Fast Five Quiz: Are You Prepared to Confront Parasitic Infections?

Michael Stuart Bronze, MD


June 29, 2017

Standard treatment for giardiasis consists of antibiotic therapy. Metronidazole is the most commonly prescribed antibiotic for this condition. However, metronidazole use has been associated with significant failure rates in clearing parasites from the gut and with poor patient compliance. In addition, an increasing incidence of nitroimidazole-refractory giardiasis has been reported, particularly in travelers from India.

No special diet is required. A significant portion of patients have symptoms of lactose intolerance (cramping, bloating, diarrhea); maintenance on a lactose-free diet for several months may be helpful. Activity restrictions are not indicated. However, infected persons who are at risk of spreading the infection should be isolated and treated.

No consistent recommendations exist for the treatment of pregnant patients because of the potential adverse effects of anti-Giardia agents on the fetus. If possible, treatment should be avoided during the first trimester. Mildly symptomatic women should have treatment delayed until after delivery. If treatment is necessary, paromomycin can be used because this agent has poor systemic absorption. If the patient is left untreated, adequate nutrition and hydration maintenance are paramount.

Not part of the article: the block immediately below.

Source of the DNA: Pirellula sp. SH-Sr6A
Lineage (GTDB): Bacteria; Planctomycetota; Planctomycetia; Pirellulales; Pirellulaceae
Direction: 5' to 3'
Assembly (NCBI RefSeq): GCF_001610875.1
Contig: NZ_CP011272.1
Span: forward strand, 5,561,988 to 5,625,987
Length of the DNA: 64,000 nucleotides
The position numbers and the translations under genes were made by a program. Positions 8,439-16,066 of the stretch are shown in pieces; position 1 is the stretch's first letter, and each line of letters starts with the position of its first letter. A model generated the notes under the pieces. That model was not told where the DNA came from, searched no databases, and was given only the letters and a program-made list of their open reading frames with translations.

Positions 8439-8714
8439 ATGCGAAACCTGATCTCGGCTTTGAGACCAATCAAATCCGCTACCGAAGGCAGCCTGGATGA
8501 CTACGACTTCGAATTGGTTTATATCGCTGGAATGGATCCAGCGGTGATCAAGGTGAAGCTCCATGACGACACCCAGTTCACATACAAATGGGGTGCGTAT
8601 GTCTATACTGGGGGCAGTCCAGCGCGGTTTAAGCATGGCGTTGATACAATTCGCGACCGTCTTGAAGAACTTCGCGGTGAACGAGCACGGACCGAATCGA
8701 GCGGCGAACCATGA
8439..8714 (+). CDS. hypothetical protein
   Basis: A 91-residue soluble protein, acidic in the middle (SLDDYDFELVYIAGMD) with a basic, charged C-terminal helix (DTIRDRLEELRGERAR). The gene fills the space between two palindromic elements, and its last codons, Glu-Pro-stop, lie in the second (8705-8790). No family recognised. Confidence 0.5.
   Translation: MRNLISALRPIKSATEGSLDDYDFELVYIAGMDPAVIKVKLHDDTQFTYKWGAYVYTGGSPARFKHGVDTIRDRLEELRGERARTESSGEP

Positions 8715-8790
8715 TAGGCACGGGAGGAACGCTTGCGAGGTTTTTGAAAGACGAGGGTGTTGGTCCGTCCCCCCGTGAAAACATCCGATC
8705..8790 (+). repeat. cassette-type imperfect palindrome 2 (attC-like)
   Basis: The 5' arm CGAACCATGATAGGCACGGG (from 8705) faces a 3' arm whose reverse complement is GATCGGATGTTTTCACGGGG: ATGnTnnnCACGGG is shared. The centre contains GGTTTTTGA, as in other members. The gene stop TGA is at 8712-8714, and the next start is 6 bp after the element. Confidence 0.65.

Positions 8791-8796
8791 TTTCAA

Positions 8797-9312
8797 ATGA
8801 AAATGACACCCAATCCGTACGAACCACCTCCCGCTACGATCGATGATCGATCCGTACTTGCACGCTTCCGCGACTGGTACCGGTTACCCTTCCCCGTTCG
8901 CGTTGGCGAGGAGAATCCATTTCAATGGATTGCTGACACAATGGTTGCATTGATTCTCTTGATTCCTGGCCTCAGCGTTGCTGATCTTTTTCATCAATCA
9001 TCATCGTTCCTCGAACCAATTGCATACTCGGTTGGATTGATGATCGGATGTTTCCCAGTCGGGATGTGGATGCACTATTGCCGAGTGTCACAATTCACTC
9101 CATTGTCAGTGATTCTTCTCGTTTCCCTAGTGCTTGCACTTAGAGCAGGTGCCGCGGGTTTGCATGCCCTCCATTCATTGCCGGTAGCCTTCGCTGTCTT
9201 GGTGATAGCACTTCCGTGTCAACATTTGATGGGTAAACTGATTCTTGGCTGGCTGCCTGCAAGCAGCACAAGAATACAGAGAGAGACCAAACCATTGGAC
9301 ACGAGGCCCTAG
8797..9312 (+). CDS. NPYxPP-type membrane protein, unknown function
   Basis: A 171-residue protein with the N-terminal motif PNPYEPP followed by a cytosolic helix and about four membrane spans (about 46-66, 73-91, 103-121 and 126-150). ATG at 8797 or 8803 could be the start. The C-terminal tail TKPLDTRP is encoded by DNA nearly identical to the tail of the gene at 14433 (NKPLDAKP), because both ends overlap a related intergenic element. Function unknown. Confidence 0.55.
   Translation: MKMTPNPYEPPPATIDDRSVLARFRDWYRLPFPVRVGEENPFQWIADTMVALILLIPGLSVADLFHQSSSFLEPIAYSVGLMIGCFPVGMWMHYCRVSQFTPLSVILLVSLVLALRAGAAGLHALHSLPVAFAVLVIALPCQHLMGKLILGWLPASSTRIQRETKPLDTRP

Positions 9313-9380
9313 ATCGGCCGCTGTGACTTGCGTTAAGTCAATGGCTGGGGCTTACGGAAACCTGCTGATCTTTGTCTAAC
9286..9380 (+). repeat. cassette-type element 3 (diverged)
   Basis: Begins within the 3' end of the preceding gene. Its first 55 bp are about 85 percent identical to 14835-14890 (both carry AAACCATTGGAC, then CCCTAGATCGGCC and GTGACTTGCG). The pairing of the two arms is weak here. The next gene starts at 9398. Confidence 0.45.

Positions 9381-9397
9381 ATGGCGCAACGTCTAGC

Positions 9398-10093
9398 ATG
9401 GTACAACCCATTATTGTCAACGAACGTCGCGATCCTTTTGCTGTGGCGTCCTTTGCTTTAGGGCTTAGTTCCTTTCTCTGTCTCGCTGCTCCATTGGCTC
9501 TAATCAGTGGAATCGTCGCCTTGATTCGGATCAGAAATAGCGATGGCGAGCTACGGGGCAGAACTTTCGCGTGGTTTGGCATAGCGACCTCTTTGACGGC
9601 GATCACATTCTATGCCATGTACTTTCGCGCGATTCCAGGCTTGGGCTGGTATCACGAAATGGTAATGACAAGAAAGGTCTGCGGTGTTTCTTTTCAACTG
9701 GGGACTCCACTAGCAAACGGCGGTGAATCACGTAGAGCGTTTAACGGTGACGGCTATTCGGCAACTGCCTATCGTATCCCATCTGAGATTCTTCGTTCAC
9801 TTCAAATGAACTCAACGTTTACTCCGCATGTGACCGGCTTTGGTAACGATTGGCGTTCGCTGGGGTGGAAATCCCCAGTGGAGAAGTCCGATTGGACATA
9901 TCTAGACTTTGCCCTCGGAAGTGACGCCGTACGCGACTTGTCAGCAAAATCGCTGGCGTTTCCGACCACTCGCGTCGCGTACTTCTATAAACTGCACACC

If treatment fails, a second course of the same drug, for a longer period or at a higher dose, should be effective if this is thought to be reinfection, whereas using an alternative drug should be effective in true treatment failures. Combination therapy may have to be implemented in certain cases of treatment failure.

For more on the treatment of giardiasis, read here.


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